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JavaScript lets you create random numbers, which you can use to add variety and surprise in your programs. You generate a random number in JavaScript via a method named Math.random().

### Resources

### Example Return Values

Math.floor() | Return Value | Math.ceil() | Return Value |
---|---|---|---|

`Math.floor()` |
`Math.ceil()` |
||

`Math.floor(1.2)` |
`1` |
`Math.ceil(1.2)` |
`2` |

`Math.floor(0.0012)` |
`0` |
`Math.ceil(0.0012)` |
`1` |

`Math.floor(5.028)` |
`5` |
`Math.ceil(5.028)` |
`6` |

`Math.floor(2)` |
`2` |
`Math.ceil(2)` |
`2` |

`Math.floor(0)` |
`0` |
`Math.ceil(0)` |
`0` |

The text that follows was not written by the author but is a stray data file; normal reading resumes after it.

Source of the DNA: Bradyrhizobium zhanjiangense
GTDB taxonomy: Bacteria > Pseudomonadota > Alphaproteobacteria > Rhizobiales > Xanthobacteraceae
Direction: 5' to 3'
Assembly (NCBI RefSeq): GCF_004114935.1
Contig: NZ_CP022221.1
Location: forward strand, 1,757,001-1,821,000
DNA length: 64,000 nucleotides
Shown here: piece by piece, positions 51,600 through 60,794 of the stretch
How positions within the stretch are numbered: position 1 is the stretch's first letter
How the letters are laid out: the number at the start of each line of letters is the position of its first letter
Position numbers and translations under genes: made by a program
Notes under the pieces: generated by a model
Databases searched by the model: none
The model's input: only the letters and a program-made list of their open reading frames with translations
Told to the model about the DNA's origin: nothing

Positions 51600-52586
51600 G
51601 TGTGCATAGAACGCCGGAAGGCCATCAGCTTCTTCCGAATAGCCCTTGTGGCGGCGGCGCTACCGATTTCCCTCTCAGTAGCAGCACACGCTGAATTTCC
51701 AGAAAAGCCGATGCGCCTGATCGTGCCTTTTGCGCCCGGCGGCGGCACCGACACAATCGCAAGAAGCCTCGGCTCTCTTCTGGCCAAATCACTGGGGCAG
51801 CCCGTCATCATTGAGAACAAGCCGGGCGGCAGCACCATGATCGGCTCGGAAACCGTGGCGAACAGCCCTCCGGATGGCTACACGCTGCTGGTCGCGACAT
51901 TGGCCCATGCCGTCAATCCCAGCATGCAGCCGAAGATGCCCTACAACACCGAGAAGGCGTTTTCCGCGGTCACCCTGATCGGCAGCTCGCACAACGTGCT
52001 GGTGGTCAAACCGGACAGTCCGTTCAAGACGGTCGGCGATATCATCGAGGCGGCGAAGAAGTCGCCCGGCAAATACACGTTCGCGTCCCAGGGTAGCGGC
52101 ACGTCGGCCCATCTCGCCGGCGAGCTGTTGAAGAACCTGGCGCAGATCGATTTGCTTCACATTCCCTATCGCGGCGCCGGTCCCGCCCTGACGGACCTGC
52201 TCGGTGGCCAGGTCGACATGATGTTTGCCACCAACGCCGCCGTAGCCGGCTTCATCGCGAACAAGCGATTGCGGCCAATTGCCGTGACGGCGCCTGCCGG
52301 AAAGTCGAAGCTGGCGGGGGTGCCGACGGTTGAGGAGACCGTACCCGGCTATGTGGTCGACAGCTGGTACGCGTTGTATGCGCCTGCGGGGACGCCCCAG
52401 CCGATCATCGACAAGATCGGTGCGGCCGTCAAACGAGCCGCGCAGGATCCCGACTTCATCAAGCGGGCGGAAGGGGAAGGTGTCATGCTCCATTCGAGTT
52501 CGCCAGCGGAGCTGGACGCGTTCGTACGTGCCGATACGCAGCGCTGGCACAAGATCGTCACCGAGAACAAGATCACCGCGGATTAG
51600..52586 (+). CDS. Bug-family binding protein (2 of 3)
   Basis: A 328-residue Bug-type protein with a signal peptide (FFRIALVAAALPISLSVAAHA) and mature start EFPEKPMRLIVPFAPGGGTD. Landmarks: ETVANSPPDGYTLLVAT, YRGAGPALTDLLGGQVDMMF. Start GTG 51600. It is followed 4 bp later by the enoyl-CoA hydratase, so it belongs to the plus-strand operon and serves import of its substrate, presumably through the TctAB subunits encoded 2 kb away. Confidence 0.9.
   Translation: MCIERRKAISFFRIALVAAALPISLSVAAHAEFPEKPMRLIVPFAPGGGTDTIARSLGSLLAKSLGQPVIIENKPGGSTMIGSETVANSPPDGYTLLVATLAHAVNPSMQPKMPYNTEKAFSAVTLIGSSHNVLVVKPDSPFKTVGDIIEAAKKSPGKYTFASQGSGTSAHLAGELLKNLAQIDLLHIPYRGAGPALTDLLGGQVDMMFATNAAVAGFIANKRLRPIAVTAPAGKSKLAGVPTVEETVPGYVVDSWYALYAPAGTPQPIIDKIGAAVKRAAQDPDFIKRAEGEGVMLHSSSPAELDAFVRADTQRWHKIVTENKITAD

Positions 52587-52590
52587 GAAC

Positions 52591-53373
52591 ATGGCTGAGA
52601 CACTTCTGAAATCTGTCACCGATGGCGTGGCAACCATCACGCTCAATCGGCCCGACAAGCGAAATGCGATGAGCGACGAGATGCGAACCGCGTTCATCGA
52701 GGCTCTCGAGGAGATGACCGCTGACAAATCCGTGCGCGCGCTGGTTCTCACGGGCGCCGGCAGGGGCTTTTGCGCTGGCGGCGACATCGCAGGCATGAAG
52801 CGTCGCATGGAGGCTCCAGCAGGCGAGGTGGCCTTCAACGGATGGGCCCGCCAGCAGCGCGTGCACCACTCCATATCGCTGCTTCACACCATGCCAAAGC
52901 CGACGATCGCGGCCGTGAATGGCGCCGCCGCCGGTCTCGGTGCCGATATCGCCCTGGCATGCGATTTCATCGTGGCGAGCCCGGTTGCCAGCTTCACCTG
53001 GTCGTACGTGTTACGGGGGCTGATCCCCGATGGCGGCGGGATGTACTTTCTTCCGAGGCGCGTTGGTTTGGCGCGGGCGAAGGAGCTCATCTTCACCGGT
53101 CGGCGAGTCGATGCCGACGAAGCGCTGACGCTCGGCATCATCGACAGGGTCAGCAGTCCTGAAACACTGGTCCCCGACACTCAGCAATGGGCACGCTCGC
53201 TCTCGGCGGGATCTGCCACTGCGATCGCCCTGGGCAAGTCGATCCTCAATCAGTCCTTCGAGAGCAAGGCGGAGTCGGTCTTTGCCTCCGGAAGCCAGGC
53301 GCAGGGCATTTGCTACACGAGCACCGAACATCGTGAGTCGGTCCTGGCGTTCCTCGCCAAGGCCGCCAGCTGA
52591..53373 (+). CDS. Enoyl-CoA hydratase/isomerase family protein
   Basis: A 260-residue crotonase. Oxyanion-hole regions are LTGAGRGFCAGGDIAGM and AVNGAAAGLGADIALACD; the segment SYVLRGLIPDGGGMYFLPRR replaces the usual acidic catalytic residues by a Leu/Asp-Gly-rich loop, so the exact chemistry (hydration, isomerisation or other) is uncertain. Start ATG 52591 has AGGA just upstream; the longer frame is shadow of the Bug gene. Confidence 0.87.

Roll die and you'll get a number from one to six. 0:00 Which number you get is up to chance. 0:03 The outcome is random and could be different each time you roll. 0:05 You learn that JavaScript lets you create random numbers, 0:09 which you can use to add variety and surprise in your programs. 0:12 For example, you could program a game to randomly place enemy spaceships and 0:15 asteroids on the screen. 0:19 Or you can liven up your homepage by randomly selecting a photo to display each 0:21 time someone visits your site. 0:25 Or, randomly select a question as part of a quiz application. 0:26 Each of these tasks starts with creating a random number. 0:31 Generating a random number in JavaScript is quite straightforward. 0:35 It's an operation built into JavaScript via a method named Math.random. 0:39 Let's look at the documentation for 0:43 the Math.random method on the Mozilla Developer Network. 0:45 You'll find a link to it in the teachers notes with this video. 0:48 So here it says that Math.random returns a floating-point 0:51 pseudo-random number in the range of 0 to 1. 0:55 That is from 0 up to, but not including 1. 0:59 Let's see how it works. 1:03 Although back into the JavaScript console for this, and type Math.random. 1:04 And I'll run it a few times in the console to see what it returns. 1:10 Again, in the console, 1:13 you can press the up arrow key to display the code you previously ran. 1:15 Then you can either edit that code or press Return or 1:18 Enter to run the code again. 1:21 As you can see, Math.random returns a random number with lots of decimal places, 1:23 but never the number 1. 1:28 Let's say that we want to simulate the role of a six sided die. 1:30 We want to get any number from 1 up to and including 6. 1:33 Well, Math.random returns a number that's between 0 and 1. 1:38 So we could start by multiplying that by 6. 1:42 Let's see what this returns. 1:46 I'll try this a few times. 1:47 Okay, now I'm getting numbers that vary in value between a little over 0 to over 5. 1:49 They still all have a decimal values, however. 1:54 And I'm want an integer value like 1, 2, 3, 4, 5 or 6. 1:57 JavaScript math object provide a couple of methods to help with this. 2:02 Math.floor() and 2:06 Math.ceil() both convert decimal values to integers or whole numbers. 2:07 You provide a number to each of these and they return a new value. 2:12 Math.floor rounds the number down toward the floor, if you will. 2:16 For example, if you provide Math.floor, the number 1.2 it returns the number 1. 2:21 Math.ceil on the other hand, rounds the number up toward the ceiling. 2:28 So passing Math.ceil(1.2) rounds the number up to 2. 2:33 Now, if the number is already an integer, then the methods return that value. 2:41 For instance, passing 2 to Math.ceil returns 2. 2:45 And passing 2 to Math.floor returns 2. 2:50 You can see more examples of Math.ceil and 2:54 Math.floor in the teachers notes with this video. 2:56 So I'll use Math.floor to help around the number to the proper value for 3:00 the random number generator. 3:05 Since Math.random returned a number value, 3:07 I can provide that method to Math.floor like this. 3:11 This might look a little complicated right now, so 3:18 let's break this down by looking at each part of the code. 3:20 In JavaScript and programming in general, code runs inside out. 3:23 In other words, what's inside the innermost parentheses happens first. 3:28 In this case, Math.random() * 6 gets processed, 3:32 or evaluated as programmers like to say, before the Math.floor method. 3:36 And this makes sense, 3:40 because Math.floor needs a number provided to it before it can do anything. 3:41 Let's again start with Math.random, 3:45 which returns a value from 0 to a decimal value up to but not including 1. 3:48 Most of the time, Math.random returns a really long decimal value like this. 3:54 When we multiply the number Math.random returns by 6, 4:00 it returns a new number, also with lots of numbers following the decimal. 4:05 Finally, if we provide that number to Math.floor, 4:11 the method rounds it down to an integer. 4:16 I'll run this a few times. 4:19 And notice how each time it returns a random integer like 2, 1, 3, 4, and so on. 4:20 In fact, this code will always return a value between 0 and 5. 4:28 But I want a number between 1 and 6. 4:34 Well, to make that happen, I'll need to add 1 to Match.floor. 4:37 And this will ensure that I'll get a number between 1 and 6. 4:42 I'll run this a few times. 4:46 And notice how it returns 2, 4, 1, 5, 5, 1, and so on. 4:47 So now you might be asking, why don't you just use Math.ceil? 4:55 It rounds upward. 4:59 So a number over 5 would round up to 6, right? 5:00 Well, this might seem like a good idea, and would make it so that we didn't have 5:03 to add one at the end of the statement to produce the number from 1 to 6. 5:07 Unfortunately, with that approach there is a chance that you might end up with a 0. 5:13 Remember, Math.random returns a number in the range of 0 up to but not including 1. 5:17 So the random number returned could be 0. 5:24 And using Math.ceil on 0 returns 0. 5:27 So with that approach, there's a chance you'd end up with numbers from 0 up to and 5:31 including 6. 5:36 With Math.floor +1, we make sure that the lowest number returned is 1 instead of 0. 5:37 All right, now let's see how we could use this random number generator in a program. 5:49 For example, a game where you roll a die. 5:53 You can cut along with me by opening the file random.js located 5:56 inside your js folder. 5:59 Then in index.html, update the source attribute 6:01 in the script tag to js/random.js. 6:06 I'll start by declaring a variable name dieRoll to store 6:12 the result of a random number from 1 to 6. 6:17 Next, I'll generate a number from 0 to 5. 6:20 Like earlier, I'll multiply Math.random by 6 and 6:23 I'll round the return value down using Math.floor. 6:28 When rolling a die, the lowest number of returns should be 1 and the highest 6. 6:38 So I'll add 1 to the end to make sure that I get a number from 1 to 6. 6:43 Finally, I'll use the console.log method to display the result in the console. 6:50 I provided a template literal with 6:54 the message You rolled ${dieRoll}. 6:58 Remember, the dollar sign and 7:04 curly brace syntax inserts the value of the direct variable into the string. 7:06 Let's see how it works. 7:11 I'll save the file and refresh the page. 7:12 Each time I refresh the console, prints a different random number between 1 and 6. 7:16 Good. 7:21